The most widely used treatment for slipped capital femoral epiphysis (SCFE) is in situ fixation. In an attempt to reduce the chances of impingement, osteoarthritis, and osteonecrosis, surgeons have started adopting newer surgical techniques. The purpose of this study was to determine the current pattern of treating SCFE.
A questionnaire was sent electronically to all of the members of the Pediatric Orthopaedic Society of North America. The data were analyzed dividing surgeons into academic versus private practice, years of practice, and number of SCFEs treated per year.
Of 990 members, 277 (28%) responded to the survey.
Type of practice (academic, n=181 vs. private, n=51): For unstable severe SCFE, surgeons in academic practice use the surgical hip dislocation (SHD) approach significantly more frequently (35.7% vs. 14.9%; P=0.02). A radiolucent table is used significantly more frequently in academic practice for both stable (50.6% vs. 29.8%; P=0.01) and unstable (39.6% vs. 15.2%; P=0.002) SCFE. Fully threaded cannulated screws (44.4% vs. 27.1%; P=0.03), open capsular decompression (63.9% vs. 32.4%; P=0.001), contralateral pinning (79% vs. 58.7%; P=0.005), and postoperative magnetic resonance imaging (MRI) (15.5% vs. 3.9%; P=0.03) are significantly more frequent in academic practice.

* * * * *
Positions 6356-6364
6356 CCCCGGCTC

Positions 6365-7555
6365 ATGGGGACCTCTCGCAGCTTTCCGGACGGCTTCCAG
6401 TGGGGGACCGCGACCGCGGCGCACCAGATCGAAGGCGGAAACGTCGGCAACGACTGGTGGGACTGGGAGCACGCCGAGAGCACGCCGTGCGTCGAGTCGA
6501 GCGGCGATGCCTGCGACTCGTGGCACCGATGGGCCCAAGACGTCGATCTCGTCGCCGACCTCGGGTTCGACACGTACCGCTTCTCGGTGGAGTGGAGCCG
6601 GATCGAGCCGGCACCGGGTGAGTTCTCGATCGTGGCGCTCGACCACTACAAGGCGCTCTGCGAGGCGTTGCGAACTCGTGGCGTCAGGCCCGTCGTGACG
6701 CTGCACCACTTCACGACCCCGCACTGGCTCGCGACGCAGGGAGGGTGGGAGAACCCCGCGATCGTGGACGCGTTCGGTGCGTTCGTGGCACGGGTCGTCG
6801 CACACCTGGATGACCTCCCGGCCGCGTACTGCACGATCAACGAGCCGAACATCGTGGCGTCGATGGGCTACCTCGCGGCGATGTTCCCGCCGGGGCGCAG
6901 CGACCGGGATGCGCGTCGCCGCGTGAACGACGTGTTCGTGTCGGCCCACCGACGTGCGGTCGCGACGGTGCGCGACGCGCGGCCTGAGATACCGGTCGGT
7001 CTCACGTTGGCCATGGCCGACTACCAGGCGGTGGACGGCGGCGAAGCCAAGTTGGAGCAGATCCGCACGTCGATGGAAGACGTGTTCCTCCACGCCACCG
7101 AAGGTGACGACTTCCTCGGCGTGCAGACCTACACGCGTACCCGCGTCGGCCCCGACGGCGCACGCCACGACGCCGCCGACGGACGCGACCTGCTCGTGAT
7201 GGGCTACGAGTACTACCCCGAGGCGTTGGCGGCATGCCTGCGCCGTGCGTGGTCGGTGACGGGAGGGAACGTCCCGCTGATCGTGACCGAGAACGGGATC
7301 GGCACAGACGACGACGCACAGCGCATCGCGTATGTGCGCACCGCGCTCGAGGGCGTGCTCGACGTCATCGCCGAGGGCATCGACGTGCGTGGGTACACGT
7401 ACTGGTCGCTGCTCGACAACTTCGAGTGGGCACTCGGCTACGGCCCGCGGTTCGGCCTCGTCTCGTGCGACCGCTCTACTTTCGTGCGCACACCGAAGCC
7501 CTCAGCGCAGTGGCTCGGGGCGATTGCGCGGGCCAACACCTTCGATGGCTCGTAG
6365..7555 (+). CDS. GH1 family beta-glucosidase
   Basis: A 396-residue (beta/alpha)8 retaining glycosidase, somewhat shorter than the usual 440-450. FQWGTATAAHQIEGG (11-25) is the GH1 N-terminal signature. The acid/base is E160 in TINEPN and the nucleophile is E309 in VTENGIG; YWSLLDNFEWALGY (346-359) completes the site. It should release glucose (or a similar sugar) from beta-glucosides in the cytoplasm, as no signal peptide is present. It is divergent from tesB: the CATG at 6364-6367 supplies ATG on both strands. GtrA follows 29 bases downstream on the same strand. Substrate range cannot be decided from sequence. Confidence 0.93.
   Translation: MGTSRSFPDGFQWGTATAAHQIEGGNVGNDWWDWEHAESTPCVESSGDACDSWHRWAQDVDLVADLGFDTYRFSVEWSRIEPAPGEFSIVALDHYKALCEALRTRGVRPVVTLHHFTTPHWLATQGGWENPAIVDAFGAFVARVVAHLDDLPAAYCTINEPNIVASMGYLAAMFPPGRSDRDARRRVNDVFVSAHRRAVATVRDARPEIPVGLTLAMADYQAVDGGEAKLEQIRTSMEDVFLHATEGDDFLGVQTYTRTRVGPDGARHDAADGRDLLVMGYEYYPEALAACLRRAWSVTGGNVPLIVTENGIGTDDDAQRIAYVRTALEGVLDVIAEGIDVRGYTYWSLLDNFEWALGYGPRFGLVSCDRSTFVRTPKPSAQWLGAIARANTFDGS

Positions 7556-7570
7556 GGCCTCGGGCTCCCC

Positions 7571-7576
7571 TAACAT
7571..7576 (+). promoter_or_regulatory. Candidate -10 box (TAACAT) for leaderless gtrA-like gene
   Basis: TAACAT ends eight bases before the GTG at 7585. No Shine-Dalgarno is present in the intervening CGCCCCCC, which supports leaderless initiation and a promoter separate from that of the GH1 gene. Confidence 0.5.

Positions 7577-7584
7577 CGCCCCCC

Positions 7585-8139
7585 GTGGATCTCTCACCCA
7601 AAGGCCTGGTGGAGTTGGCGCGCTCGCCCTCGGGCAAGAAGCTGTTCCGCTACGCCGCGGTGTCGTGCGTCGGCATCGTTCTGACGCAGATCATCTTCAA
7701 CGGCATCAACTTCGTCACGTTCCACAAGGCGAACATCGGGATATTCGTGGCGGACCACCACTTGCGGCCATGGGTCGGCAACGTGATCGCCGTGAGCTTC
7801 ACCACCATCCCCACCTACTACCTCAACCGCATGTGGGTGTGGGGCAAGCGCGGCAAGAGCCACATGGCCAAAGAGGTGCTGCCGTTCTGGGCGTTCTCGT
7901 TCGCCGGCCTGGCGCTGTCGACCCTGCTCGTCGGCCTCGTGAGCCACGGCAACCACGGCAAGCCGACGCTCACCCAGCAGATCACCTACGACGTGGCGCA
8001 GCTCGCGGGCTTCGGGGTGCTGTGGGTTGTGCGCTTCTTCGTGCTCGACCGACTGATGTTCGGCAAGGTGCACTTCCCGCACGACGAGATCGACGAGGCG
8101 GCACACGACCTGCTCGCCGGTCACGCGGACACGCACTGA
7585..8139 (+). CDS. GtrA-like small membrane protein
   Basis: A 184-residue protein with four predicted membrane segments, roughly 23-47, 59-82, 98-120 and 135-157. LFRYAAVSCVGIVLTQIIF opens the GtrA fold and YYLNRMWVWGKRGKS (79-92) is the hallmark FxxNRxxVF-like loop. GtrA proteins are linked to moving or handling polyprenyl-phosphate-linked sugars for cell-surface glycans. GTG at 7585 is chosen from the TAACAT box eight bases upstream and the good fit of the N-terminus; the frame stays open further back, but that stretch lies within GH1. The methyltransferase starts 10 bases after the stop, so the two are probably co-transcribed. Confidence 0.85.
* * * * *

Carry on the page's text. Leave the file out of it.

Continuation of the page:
Years of practice (≤15 y, n=124 vs. >15 y, n=140): For severe stable SCFE, surgeons practicing for ≤15 years do acute osteotomies significantly less frequently (1.8% vs. 9%; P=0.004) and perform SHD significantly more frequently (20.2% vs. 8.2%; P=0.004). For unstable moderate SCFE, SHD is utilized significantly more frequently by surgeons ≤15 years in practice (29.8% vs. 16.5%; P=0.04). Bilateral frog-leg lateral views (86.4% vs. 73.7%; P=0.04), preoperative MRI (36.1% vs. 20.6%; P=0.006), open capsular decompression (69.3% vs. 51.7%; P=0.01) are significantly more frequent among surgeons ≤15 years in practice.
Number of SCFE treated per year (<10, n=129 vs. ≥10, n=136): For unstable severe SCFE, surgeons treating ≥10/y perform SHD significantly more frequently (38.6% vs. 26.1%; P=0.02) and do in situ fixation with manual reduction significantly less frequently (11.8% vs. 21.8%; P=0.02). Radiolucent table (54.3% vs. 38%; P=0.01), 7.5 mm screw versus 6.5 mm (62% vs. 45.4%; P=0.01), contralateral pinning (78.9% vs. 67.8%; P=0.04), postoperative MRI (17.6% vs. 9.3%; P=0.04), and postoperative computed tomography (14.7% vs. 7%; 0.04) are significantly more frequent among surgeons doing ≥10/y. Elective implant removal is more common among surgeons treating <10/y (16.2% vs. 6.9%; P=0.02).
Treatment of SCFE varies significantly depending on the surgeon’s type of practice, years in practice, and numbers treated per year. Surgeons in academic practice, surgeons with ≤15 years in practice, and surgeons treating greater number of SCFEs are more likely to use SHD to acutely reduce the slip.